Woods has not played competitively since and warned in December his return was a "long way off".

But the American superstar seemingly would have hoped to be able to provide a further update by now, as he revealed his irritation when speaking at the Genesis Invitational on Wednesday.

"I wish I could tell you when I'm playing again," he said. "I want to know, but I don't."

Woods revealed he still has difficulty walking, although he is "getting better" – just not as quickly as he would like.

"My golf activity has been very limited," he said. "I can chip and putt really well and hit short irons very well, but I haven't done any long stuff seriously.

"I'm still working. I'm still working on the walking part. My foot was a little messed up there about a year ago, so the walking part is something that I'm still working on, working on strength and development in that.

"It takes time. What's frustrating is it's not at my timetable. I want to be at a certain place, but I'm not. I've just got to continue working.

"I'm getting better, yes. But as I said, not at the speed and rate that I would like.

"You add in the age factor, too. You just don't quite heal as fast, which is frustrating."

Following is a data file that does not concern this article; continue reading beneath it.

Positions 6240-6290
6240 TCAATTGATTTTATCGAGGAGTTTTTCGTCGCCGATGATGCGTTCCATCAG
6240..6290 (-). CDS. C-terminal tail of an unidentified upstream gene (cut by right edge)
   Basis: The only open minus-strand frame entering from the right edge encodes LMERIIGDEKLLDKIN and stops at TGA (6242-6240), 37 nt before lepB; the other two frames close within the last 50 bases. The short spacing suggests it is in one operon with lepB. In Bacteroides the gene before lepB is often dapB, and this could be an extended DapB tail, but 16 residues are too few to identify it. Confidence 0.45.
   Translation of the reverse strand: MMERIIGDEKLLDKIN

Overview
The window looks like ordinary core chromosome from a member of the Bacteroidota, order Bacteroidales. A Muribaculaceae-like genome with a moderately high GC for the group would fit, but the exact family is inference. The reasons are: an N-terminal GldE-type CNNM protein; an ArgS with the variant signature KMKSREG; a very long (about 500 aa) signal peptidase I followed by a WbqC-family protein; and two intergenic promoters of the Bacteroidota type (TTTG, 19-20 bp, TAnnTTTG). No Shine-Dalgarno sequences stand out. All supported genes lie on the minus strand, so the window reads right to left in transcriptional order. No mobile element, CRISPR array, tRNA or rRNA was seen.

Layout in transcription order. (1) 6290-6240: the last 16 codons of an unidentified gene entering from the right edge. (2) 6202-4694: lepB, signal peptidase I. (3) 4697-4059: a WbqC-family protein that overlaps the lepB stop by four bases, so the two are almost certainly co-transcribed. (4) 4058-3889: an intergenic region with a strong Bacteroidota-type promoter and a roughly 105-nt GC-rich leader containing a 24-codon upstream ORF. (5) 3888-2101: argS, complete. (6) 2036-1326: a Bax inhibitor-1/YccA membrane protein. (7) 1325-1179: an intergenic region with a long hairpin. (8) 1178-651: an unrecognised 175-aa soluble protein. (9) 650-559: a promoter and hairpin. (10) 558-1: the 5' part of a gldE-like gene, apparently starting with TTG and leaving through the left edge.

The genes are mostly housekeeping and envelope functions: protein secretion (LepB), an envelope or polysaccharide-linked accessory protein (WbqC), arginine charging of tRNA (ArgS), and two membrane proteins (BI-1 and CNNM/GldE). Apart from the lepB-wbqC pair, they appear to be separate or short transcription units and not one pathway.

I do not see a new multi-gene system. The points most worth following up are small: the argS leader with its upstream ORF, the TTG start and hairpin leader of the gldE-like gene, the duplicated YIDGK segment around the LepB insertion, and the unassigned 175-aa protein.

Rory McIlroy wants to follow Tiger Woods' lead as he strives to return to the peak of his powers this season.

It is seven years since McIlroy won the last of his four major titles and he was reduced to tears when frankly stating he "should have done more" to try and prevent Europe from slumping to a record defeat to the United States in the Ryder Cup last September.

McIlroy went on to end 2021 with a flourish, winning the CJ Cup and finishing in a share of sixth in the DP World Tour Championship after holding the lead heading into the final round.

The 32-year-old, who will start his season at the Abu Dhabi Championship this weekend, has outlined his intention to adopt an approach that worked so well for the legendary Woods over the years.

"There are certainly aspects of what he did so well in the past that I would obviously love to put into my game," said the Northern Irishman.

McIlroy is not looking to try match Bryson DeChambeau in the driving department, though.

He added: "No, I don't need to. The goal of hitting more fairways, it maybe means throttling back and hitting three-wood a little more often or hitting clubs that are maybe not as aggressive off tees and just putting yourself in the fairway.

"I'll certainly pick and choose my spots where I can take advantage of the driver and hit it, the best player of the last 30 years, Tiger, he picked and chose where he hit driver and he played a very, very controlled game. It didn't work out too badly for him."

McIlroy revealed he is taking a different approach when setting his goals for the year.

"I used to sit down on the flight here and write down I want to win five times, I want to win a major, I want to win The Race to Dubai, I want to win the FedExCup, I'd love to win six times in a season as I've won five in the past, I want to do this or that," he said.